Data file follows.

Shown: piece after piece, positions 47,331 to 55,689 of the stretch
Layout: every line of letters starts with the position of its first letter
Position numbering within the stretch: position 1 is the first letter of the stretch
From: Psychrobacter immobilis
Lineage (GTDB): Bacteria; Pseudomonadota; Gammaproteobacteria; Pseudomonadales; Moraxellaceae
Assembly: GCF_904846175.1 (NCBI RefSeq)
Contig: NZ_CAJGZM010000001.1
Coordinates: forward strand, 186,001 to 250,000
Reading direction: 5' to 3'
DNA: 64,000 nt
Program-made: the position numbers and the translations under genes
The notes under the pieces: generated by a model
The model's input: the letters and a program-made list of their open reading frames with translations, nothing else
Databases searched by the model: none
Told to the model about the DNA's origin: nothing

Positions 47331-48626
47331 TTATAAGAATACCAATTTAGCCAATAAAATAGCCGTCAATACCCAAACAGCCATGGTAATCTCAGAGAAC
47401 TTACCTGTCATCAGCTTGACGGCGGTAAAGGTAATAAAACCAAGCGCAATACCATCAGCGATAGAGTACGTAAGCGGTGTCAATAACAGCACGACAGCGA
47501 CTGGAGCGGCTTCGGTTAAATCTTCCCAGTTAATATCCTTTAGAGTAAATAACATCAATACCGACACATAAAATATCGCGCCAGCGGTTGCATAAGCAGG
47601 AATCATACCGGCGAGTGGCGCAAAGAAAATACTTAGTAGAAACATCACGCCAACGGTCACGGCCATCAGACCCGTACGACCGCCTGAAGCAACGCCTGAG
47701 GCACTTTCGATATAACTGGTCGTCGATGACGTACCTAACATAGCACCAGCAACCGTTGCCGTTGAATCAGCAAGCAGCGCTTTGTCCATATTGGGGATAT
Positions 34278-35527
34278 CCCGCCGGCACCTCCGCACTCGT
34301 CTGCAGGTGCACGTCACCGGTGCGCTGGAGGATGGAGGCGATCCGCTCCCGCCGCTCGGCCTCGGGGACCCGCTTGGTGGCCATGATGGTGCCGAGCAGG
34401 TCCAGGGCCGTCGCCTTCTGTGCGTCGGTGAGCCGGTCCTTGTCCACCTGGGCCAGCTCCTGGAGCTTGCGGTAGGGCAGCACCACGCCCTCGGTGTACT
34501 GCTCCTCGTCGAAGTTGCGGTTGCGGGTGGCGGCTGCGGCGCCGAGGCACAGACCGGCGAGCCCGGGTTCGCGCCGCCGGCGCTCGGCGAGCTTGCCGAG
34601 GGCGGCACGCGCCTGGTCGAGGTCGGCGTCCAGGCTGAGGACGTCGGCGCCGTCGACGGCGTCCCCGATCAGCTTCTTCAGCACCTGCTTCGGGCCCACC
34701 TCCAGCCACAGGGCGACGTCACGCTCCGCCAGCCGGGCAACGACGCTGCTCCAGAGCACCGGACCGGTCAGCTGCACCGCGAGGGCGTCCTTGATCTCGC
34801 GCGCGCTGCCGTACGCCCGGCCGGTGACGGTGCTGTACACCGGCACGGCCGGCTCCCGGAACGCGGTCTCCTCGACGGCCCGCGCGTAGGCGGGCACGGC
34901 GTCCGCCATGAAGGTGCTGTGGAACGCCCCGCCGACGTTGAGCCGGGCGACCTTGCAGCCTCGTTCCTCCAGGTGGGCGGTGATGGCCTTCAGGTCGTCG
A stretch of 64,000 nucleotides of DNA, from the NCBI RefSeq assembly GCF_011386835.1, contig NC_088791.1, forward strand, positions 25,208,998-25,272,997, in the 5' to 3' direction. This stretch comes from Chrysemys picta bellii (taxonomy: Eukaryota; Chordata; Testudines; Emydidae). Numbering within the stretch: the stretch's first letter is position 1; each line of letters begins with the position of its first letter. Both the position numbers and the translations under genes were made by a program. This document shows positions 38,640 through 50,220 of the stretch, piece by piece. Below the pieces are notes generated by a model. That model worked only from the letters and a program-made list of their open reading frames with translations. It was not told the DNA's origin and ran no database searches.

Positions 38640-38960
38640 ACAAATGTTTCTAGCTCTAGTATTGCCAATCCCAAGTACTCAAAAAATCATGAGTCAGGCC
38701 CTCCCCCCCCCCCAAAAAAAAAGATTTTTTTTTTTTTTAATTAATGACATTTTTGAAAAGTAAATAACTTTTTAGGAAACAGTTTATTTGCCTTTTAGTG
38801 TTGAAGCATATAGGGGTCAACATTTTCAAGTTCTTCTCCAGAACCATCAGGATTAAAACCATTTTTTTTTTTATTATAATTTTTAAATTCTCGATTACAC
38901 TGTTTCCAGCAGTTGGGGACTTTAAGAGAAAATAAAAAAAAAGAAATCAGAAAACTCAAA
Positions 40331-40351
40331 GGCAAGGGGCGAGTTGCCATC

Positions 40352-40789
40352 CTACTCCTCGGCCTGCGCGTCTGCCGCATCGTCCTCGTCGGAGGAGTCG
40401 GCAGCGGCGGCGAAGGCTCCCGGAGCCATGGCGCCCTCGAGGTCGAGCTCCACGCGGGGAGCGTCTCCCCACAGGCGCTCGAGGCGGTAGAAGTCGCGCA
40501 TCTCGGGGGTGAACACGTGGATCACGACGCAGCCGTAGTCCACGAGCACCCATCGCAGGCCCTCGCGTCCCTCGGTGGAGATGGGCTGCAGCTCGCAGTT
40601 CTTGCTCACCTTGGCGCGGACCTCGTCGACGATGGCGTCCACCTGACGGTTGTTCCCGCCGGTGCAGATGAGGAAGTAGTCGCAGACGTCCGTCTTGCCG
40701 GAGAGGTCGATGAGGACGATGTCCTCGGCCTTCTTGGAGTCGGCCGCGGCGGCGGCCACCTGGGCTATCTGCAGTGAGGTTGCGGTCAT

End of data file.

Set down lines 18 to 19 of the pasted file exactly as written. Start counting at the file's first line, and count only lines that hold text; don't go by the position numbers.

47401 TTACCTGTCATCAGCTTGACGGCGGTAAAGGTAATAAAACCAAGCGCAATACCATCAGCGATAGAGTACGTAAGCGGTGTCAATAACAGCACGACAGCGA
47501 CTGGAGCGGCTTCGGTTAAATCTTCCCAGTTAATATCCTTTAGAGTAAATAACATCAATACCGACACATAAAATATCGCGCCAGCGGTTGCATAAGCAGG